Antidepressant drugs, such as Seroxat, could make people aggressive, or even homicidal, a leading specialist has warned.
Experts are currently reviewing research on antidepressants
Dr David Healy, a North Wales psychologist, has previously raised concerns over suicide risk linked to the class of drugs, known as SSRIs.
He is now warning that even healthy people have become unaccountably aggressive in studies into the drugs.
But drug companies say there is no increased risk linked to SSRIs.
Dr Healy, director of Cardiff University's North Wales department of psychological medicine at has previously warned SSRIs (selective serotonin reuptake inhibitors) could be linked to an increased risk of suicide.
Last year, the Department of Health said no SSRIs, except for Prozac, should be given to under 18s after a review by medical experts which looked at the safety of SSRIs after concerns over suicide risk.
The Expert Working Group on SSRIs is now looking at data on adult use of the drugs.
Dr Healy said research had also shown that even some healthy volunteers who took part in trials of SSRIs became "hostile", a clinical term which can include serious aggression and even homicidal behaviour.
He highlighted one trial of Seroxat in the late 1980s and early 1990s which found three out of 271 healthy volunteers became hostile, compared to none of those who were taking the dummy pill.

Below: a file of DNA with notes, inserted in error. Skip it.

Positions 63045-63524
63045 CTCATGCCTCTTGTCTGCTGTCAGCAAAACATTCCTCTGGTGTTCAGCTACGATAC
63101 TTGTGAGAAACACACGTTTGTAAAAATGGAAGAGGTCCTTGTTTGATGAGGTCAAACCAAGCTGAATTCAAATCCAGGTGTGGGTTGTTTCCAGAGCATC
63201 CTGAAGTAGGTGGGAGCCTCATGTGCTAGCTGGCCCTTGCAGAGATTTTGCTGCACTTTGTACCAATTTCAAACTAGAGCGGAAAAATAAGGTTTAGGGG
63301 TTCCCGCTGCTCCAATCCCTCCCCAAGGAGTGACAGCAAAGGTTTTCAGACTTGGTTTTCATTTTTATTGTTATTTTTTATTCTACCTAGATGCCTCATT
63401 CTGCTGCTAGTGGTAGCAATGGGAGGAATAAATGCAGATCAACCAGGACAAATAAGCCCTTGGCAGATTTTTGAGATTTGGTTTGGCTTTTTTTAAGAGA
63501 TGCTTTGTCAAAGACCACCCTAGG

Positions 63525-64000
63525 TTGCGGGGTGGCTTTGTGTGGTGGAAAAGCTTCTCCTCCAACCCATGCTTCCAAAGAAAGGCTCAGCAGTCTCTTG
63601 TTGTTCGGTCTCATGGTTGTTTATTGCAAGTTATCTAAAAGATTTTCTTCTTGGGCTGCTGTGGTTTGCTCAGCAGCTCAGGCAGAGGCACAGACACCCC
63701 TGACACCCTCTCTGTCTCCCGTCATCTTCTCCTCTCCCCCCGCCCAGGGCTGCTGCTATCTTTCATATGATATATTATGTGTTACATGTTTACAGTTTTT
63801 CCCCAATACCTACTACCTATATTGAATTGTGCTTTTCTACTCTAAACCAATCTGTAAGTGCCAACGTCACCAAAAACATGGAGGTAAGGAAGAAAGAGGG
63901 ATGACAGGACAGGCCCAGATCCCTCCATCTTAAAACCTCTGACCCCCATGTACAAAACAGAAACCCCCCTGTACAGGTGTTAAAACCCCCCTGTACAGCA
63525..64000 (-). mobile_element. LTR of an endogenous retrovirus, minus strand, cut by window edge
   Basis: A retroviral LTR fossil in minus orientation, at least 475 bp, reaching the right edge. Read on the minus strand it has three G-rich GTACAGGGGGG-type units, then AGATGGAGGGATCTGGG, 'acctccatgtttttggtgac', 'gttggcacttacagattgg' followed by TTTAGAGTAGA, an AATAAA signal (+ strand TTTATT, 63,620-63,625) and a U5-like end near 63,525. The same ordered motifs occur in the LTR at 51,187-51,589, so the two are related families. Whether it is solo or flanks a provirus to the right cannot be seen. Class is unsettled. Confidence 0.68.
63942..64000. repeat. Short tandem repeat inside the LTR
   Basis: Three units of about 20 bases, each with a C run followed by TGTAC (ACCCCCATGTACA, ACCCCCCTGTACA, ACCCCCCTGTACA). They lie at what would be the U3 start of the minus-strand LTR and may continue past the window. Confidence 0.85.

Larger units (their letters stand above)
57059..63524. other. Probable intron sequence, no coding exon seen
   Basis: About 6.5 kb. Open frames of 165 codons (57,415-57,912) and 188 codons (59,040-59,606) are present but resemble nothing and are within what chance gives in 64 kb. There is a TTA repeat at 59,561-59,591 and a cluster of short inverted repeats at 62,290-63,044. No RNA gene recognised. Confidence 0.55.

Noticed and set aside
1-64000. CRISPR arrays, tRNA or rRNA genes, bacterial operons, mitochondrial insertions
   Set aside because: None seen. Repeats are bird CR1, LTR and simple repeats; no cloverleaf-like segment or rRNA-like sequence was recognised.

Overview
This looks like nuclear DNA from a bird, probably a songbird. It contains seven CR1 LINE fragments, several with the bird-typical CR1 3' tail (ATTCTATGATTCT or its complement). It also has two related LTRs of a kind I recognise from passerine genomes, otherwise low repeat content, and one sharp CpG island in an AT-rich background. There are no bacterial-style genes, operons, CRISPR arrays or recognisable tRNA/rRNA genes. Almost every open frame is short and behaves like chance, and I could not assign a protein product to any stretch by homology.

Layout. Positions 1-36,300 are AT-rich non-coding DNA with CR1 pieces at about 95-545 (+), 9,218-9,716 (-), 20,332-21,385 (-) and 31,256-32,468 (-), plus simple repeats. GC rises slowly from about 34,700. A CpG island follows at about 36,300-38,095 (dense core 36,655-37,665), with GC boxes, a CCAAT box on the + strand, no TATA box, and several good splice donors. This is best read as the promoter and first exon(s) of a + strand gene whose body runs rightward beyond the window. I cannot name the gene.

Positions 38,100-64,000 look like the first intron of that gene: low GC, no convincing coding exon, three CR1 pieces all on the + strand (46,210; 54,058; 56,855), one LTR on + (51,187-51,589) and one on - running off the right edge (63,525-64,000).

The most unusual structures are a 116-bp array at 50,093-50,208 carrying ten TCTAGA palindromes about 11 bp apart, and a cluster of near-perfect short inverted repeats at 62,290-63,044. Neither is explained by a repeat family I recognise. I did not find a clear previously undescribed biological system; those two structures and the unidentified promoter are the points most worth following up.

He says while this only equals around 1.1%, it could translate to a large number of cases among those taking the drug worldwide.
Dr Healy said other research had also raised concerns about increased aggression in children on SSRIs.
He told BBC News Online: "I'm not saying these drugs should be banned, but people should be warned about these risks when they are put on these pills.
"These drugs can be really excellent for people, but it may be they are not suitable for some.
"People taking SSRIs, and their families, should be told about the kind of things to look out for during the first few weeks they are on the drugs."
But a spokesman for GlaxoSmithKine which makes Seroxat, said: "Despite what Dr Healy suggests, there is no compelling evidence from our clinical trials that Seroxat causes hostile behaviour in adults.
"When you put the results from all the clinical trials together there is no difference between the rates of hostility for adult patients taking Seroxat and the patients taking dummy pills. This data has been shared with regulators."
He added: "Dr Healy refers to three incidents of hostility or aggressive reaction among participants taking Seroxat in a study including healthy adult volunteers. Each of these incidents was defined by the researchers as either a mild or moderate aggressive reaction. These reactions resolved themselves without further incident.
A spokeswoman for the Medicines Healthcare products Regulatory Authority, which is advised by the Expert Working Group, said it issued its guidance suggesting children should not be given most SSRIs because of the clinical trial data in children which showed an increased rate of a number of harmful outcomes including hostility.
She added: "The review of adult data is ongoing."